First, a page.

Where did you get that hat? 2 Paintings of hat society

Georges Jules Victor Clairin (1843–1919), An Ouled Naïl Woman (date not known), further details not known. Wikimedia Commons.

Even today, the world looks to Paris for the height of fashion in clothing, a phenomenon which was well-established by the late nineteenth century. This of course included hats, and in this second article on paintings of hats, I show a selection of works illustrating fashionable headwear of that period. These are the works of just five painters who seem, in one way or another, to have specialised in fashionable women’s headwear: Jules Victor Clairin, Jean Béraud, Pierre-Georges Jeanniot, Henri Gervex and Edgar Degas.

Jules Victor Clairin (1843–1919), Elegant Couple at the Coast (date not known), oil on canvas, 65 x 54 cm, location not known. Wikimedia Commons.

Jules Victor Clairin’s undated Elegant Couple at the Coast comes not from the Rococco, but as indicated by the very painterly style of the slippery rocks, was most probably painted in the early years of the twentieth century. It’s a study of one of the few disadvantages of hats, particularly extensive fashionable adornments, in their behaviour in wind. The very pink young ‘galante’ woman is a textbook example of how to make a figure look windswept, although her partner seems mysteriously to be unaffected by the breeze.

The English word for specialists in fashionable hats for women, milliner, comes from that for an inhabitant of Milan, one of the former centres of the hat trade in Europe. Milliners and their shops were associated with the height of fashion, and drew the attention of Edgar Degas and others.

Edgar Degas (1834–1917), The Millinery Shop (1879/86), oil on canvas, 100 x 110.7 cm, The Art Institute of Chicago, Chicago, IL. Wikimedia Commons.

Edgar Degas looked carefully at one of the delights of the middle and upper class modern woman, the selection of hats in The Millinery Shop (1879/86). Here he also experiments with unusual views and cropping, as he examines the tricky process of assessing and choosing a hat.

Jean Béraud (1849–1935), The Milliner on the Champs Elysées (year not known), oil on canvas, 45.1 × 34.9 cm, Private collection. Wikimedia Commons.

Around this fashionably-dressed Milliner on the Champs Elysées (date not known), Jean Béraud carefully balances painterly background foliage and sky, and the atmospheric detail of distant carriages. His Milliner on the Pont des Arts from 1879-82 (below) shows the same model drawing admiring looks on a windy day by the River Seine.

Jean Béraud (1849–1935), Milliner on the Pont des Arts (1879-82), oil on panel, 37.5 × 56 cm, Private collection. Wikimedia Commons.
Pierre-Georges Jeanniot (1848–1934), At the Milliner (1901), oil on canvas, 54.5 x 81.5 cm, Private collection. Wikimedia Commons.

Pierre-Georges Jeanniot’s At the Milliner (1901) contrasts with those of Degas in its relatively fine detail, and Jeanniot’s use of mirror play to show the milliner herself, at the right. His swirling hats, and the huge ginger cat, are marvellous.

Henri Gervex (1852–1929), Five Hours at Paquin’s (1906), oil on canvas, 260 x 172.7 cm, location not known. Wikimedia Commons.

Millinery was one of the staples of fashion houses like that of Paquin, whose success was characteristic of the late nineteenth century, and shown in Henri Gervex’s Five Hours at Paquin’s from 1906.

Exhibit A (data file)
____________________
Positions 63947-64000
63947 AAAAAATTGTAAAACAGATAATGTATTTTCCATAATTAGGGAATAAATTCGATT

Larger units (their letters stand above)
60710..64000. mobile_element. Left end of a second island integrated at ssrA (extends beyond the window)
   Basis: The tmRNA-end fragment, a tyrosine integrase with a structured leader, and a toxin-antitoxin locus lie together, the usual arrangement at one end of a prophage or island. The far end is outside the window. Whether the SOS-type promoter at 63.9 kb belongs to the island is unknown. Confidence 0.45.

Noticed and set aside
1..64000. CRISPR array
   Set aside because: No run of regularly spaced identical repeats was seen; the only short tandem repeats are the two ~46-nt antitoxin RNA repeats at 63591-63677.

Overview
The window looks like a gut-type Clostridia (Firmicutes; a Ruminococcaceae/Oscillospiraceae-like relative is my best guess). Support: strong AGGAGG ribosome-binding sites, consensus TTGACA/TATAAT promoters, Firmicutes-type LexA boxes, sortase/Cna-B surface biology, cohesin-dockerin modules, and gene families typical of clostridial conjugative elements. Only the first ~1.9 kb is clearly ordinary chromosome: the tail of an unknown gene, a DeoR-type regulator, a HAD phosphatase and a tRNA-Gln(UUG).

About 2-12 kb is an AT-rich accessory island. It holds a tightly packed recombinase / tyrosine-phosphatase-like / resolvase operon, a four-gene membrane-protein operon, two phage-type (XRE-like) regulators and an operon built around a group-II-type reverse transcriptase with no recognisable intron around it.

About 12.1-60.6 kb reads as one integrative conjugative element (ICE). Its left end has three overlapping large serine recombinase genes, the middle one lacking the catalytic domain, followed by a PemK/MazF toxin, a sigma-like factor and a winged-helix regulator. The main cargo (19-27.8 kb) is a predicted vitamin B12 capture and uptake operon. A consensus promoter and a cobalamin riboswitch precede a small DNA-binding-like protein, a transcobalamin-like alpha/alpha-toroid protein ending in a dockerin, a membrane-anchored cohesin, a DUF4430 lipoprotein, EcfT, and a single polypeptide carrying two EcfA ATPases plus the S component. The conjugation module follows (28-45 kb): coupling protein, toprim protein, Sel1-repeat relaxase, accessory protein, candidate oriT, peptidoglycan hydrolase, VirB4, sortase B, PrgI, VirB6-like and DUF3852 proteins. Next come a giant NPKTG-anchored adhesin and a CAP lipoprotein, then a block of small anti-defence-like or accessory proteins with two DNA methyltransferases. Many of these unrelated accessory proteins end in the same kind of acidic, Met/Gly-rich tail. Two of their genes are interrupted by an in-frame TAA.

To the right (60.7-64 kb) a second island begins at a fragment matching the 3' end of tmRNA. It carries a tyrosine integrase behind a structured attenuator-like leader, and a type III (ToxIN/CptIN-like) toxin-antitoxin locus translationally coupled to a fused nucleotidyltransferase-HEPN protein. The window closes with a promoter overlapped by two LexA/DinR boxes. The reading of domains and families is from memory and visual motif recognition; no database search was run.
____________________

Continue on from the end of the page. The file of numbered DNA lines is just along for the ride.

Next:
The purpose of these expensive hand-made hats was for show, when the lady was seen in appropriate surroundings. Jeanniot’s painting of the patrons of one of the most fashionable hotels in Paris shows all the hats out on parade in the fine weather (below) in the inner garden of the Paris Ritz.

Pierre-Georges Jeanniot (1848–1934), The Ritz Hôtel, Paris (1908), further details not known. Wikimedia Commons.

Others captured the role of hats to those heading downward through society.

Jean Béraud (1849–1935), The Letter (1908), oil on canvas, 45.7 × 37.2 cm, Private collection. Wikimedia Commons.

Béraud’s The Letter (1908) offers a glimpse into the café culture of the years prior to the First World War. The man looks rough, and is unshaven, although the woman is elegantly dressed, and apparently engaged in writing a letter. In front of each of them is a glass of absinthe, notorious for the severe forms of alcoholism with which it was associated. His battered old brown bowler hat suggests a working past before he succumbed to the absinthe.

Jean Béraud (1849–1935), The Absinthe Drinkers (1908), oil on panel, 45.7 × 36.8 cm , Private collection. Wikimedia Commons.

Absinthe Drinkers from 1908, also by Béraud, shows a similar scene, with the man adding water to his glass, which turns the pale yellow absinthe cloudy. The woman this time stares vacantly at the viewer, her hat telling of better days past.

Although I’ve concentrated almost exclusively on hats seen in Europe on the head of Europeans, the nineteenth century was also a time when hats from overseas were becoming more frequent sights.

Georges Clairin (1843–1919), An Ouled Naïl Woman (date not known), further details not known. Wikimedia Commons.

Georges Clairin’s paintings of Ouled Naïl women provide glimpses of those from this nomadic group from the foothills of the Atlas Mountains. Exotic they certainly are, with elaborate headwear, richly-decorated clothing, and no doubt over their identity.

Of all the artists of this period, it was Clairin who appears to have been most fascinated by hats.

Georges Clairin (1843–1919), Bust of a Woman in Profile (1899), further details not known. Wikimedia Commons.

His extraordinary Bust of a Woman in Profile (1899) is perhaps a sea-nymph, wearing the most bizarre headgear which appears to have grown from coral. It has peculiar pedicles which sweep over her hair, and excrescences which look like the bodies of fabulous birds.

Which makes it the ultimate hat of them all.